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What are traditional crafts in Scotland?  Here is our definition and a selection of crafts being practised in 1994 when the last research was carried out.  Please tell us about any other crafts to add to the list.

What are Traditional Crafts in Scotland?


Traditional crafts in Scotland are those which represent skills and trades originally acquired and practised out of necessity. They are a product of functional life with an identifiable style specific to Scotland. Historically they reflect locally available materials and resources and are part of Scottish regional and national cultural identity. They can be traditional through the traditional techniques used and/or the purpose and style of the object created. They can be expressive and innovative. They are sometimes described as folk art, rural craft, indigenous craft and heritage craft.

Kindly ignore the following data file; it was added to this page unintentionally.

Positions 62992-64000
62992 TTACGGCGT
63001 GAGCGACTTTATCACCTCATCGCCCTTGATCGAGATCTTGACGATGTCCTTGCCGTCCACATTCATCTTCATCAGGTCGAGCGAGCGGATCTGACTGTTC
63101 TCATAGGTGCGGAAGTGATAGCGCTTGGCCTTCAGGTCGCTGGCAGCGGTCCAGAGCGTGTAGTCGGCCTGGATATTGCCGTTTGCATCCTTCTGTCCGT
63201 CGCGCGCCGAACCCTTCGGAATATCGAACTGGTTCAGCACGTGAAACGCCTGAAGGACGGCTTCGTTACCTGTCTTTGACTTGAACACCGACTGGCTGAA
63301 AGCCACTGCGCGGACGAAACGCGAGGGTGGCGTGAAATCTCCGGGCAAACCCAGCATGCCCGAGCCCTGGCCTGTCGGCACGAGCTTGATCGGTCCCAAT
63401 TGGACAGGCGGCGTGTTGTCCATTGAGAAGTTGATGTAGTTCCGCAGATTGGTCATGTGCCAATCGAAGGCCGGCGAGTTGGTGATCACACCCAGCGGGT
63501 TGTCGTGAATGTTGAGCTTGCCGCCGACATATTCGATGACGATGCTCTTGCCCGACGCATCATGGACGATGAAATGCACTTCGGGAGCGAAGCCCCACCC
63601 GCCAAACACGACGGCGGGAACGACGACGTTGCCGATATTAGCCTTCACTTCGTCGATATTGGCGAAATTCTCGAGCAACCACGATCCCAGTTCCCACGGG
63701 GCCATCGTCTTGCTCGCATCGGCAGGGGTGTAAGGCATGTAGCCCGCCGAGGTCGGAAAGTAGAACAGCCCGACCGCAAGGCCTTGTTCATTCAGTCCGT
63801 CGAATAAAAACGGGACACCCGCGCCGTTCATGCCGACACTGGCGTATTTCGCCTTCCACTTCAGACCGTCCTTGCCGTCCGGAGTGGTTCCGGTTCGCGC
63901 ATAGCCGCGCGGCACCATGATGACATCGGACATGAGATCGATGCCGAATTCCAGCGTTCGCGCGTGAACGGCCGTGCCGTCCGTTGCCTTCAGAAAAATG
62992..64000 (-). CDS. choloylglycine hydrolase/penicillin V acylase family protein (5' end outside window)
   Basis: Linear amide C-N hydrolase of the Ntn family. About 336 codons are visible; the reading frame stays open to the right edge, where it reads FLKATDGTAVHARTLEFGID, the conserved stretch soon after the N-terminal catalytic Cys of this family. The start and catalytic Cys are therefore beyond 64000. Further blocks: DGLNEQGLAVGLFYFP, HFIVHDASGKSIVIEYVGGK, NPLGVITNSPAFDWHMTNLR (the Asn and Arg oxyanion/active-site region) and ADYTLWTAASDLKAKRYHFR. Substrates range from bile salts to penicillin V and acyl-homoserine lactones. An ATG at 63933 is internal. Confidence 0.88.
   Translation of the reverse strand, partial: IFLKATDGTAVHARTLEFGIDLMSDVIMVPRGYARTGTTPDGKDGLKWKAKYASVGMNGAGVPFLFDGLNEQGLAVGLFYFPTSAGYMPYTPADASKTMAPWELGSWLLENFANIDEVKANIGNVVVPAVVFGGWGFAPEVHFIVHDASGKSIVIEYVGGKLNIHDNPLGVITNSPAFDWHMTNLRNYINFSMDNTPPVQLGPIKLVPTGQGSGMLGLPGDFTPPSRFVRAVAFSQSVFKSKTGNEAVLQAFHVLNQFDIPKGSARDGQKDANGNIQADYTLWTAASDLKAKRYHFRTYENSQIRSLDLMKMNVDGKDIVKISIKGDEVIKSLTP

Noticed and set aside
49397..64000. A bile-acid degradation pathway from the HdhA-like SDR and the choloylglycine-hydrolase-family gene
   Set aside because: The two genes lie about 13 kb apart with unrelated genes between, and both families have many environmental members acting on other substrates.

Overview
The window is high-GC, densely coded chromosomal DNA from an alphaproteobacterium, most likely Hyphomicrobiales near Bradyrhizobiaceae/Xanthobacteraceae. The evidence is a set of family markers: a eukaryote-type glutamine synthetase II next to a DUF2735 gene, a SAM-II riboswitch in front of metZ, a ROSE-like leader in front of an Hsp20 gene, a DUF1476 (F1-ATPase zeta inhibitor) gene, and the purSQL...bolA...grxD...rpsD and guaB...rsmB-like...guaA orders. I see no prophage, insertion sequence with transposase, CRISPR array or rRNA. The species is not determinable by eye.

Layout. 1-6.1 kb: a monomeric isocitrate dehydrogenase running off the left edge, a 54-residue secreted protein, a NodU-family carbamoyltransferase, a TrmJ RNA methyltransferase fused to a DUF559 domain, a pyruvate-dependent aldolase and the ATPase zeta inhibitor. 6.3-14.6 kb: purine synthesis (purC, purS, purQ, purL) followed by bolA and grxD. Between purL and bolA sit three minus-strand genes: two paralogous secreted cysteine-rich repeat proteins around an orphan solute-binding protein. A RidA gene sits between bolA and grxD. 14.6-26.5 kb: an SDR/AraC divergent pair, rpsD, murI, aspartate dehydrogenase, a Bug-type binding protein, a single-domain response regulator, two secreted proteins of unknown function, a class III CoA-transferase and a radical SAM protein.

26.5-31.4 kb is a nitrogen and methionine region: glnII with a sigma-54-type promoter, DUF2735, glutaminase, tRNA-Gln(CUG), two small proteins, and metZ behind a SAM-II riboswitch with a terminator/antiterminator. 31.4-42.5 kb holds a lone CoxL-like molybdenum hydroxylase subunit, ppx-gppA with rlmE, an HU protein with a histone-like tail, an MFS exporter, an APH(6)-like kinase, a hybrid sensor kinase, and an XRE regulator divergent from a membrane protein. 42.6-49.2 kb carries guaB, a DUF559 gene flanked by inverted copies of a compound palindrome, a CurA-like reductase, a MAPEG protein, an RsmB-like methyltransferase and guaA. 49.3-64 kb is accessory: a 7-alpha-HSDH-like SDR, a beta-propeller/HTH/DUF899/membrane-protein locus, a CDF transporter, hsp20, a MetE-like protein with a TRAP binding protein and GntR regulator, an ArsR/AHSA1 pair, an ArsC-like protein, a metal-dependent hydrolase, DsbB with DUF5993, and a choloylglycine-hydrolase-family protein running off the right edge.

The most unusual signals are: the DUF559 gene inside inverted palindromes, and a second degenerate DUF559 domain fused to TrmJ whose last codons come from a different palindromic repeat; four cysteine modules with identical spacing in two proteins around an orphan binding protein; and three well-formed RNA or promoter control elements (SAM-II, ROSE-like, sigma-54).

Traditional Crafts in Scotland


Textile Crafts - spinning, handloom weaving: tweed (Harris, Borders & Shetland), tartan, damask, hand knitting: Fair Isle, Sanquhar, Kilthose, Eastcoast ganseys, Eriskay ganseys, Shetland knitted lace, Ayrshire needlework, New Pitsligo Bobbin Lace, feltmaking, quilting, traditional clootie rugs, Shetland taatit rugs, highland dress (kiltmaking, sporrans, kilt sockmaking), hornwork, shepherds crook and stick making, golf clubs, shinty stick/caman, curling stones, leathers/balls, Fair Isle chairs, Orkney chairs, Shetland chairs, spinning wheels, traditional boat building, model boats,  Galloway clogs, wood turning - traditional Scottish domestic utensils, basketwork (creels, sculls, kishies), musical instrument makers (highland bagpipe, small pipe, the harp or clarsach, stringed instruments (fiddles, guitarmaking), wooden flutes, Orkney bride’s cogs, staved vessels, barrelmaking (coopering), staved bucketmaking, salt boxes, lettercutting, pottery, silversmithing & jewellery, quaichs, bookbinding,  ironwork, ropework, leatherwork, stonemasonry and tanning sheepskins.

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